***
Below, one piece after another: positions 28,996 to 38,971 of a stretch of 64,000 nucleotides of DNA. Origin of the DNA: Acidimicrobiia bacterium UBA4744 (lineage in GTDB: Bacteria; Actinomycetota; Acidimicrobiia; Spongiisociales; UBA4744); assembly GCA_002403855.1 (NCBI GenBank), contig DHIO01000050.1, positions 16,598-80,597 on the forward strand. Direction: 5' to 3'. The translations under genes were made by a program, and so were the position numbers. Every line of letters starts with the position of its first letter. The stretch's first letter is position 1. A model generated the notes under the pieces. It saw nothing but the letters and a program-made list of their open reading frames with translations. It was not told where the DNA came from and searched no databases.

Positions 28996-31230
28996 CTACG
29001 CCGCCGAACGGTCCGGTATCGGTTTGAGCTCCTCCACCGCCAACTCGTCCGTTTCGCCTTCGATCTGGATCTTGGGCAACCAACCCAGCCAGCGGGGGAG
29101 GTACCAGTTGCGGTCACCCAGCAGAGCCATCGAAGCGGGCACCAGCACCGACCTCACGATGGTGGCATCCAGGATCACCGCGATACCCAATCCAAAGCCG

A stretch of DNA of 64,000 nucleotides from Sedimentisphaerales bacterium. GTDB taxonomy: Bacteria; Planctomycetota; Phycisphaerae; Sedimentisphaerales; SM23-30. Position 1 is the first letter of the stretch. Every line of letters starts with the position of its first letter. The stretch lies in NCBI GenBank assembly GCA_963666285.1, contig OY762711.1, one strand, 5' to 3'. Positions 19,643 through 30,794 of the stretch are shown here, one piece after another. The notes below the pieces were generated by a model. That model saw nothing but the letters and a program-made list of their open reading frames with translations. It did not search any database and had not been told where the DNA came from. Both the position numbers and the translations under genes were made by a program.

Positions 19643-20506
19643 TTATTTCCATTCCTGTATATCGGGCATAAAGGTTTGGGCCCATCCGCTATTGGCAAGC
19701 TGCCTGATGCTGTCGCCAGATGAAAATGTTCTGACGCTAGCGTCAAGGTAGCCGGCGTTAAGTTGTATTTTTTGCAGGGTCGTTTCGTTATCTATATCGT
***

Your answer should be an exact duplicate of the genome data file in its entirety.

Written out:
Below, one piece after another: positions 28,996 to 38,971 of a stretch of 64,000 nucleotides of DNA. Origin of the DNA: Acidimicrobiia bacterium UBA4744 (lineage in GTDB: Bacteria; Actinomycetota; Acidimicrobiia; Spongiisociales; UBA4744); assembly GCA_002403855.1 (NCBI GenBank), contig DHIO01000050.1, positions 16,598-80,597 on the forward strand. Direction: 5' to 3'. The translations under genes were made by a program, and so were the position numbers. Every line of letters starts with the position of its first letter. The stretch's first letter is position 1. A model generated the notes under the pieces. It saw nothing but the letters and a program-made list of their open reading frames with translations. It was not told where the DNA came from and searched no databases.

Positions 28996-31230
28996 CTACG
29001 CCGCCGAACGGTCCGGTATCGGTTTGAGCTCCTCCACCGCCAACTCGTCCGTTTCGCCTTCGATCTGGATCTTGGGCAACCAACCCAGCCAGCGGGGGAG
29101 GTACCAGTTGCGGTCACCCAGCAGAGCCATCGAAGCGGGCACCAGCACCGACCTCACGATGGTGGCATCCAGGATCACCGCGATACCCAATCCAAAGCCG

A stretch of DNA of 64,000 nucleotides from Sedimentisphaerales bacterium. GTDB taxonomy: Bacteria; Planctomycetota; Phycisphaerae; Sedimentisphaerales; SM23-30. Position 1 is the first letter of the stretch. Every line of letters starts with the position of its first letter. The stretch lies in NCBI GenBank assembly GCA_963666285.1, contig OY762711.1, one strand, 5' to 3'. Positions 19,643 through 30,794 of the stretch are shown here, one piece after another. The notes below the pieces were generated by a model. That model saw nothing but the letters and a program-made list of their open reading frames with translations. It did not search any database and had not been told where the DNA came from. Both the position numbers and the translations under genes were made by a program.

Positions 19643-20506
19643 TTATTTCCATTCCTGTATATCGGGCATAAAGGTTTGGGCCCATCCGCTATTGGCAAGC
19701 TGCCTGATGCTGTCGCCAGATGAAAATGTTCTGACGCTAGCGTCAAGGTAGCCGGCGTTAAGTTGTATTTTTTGCAGGGTCGTTTCGTTATCTATATCGT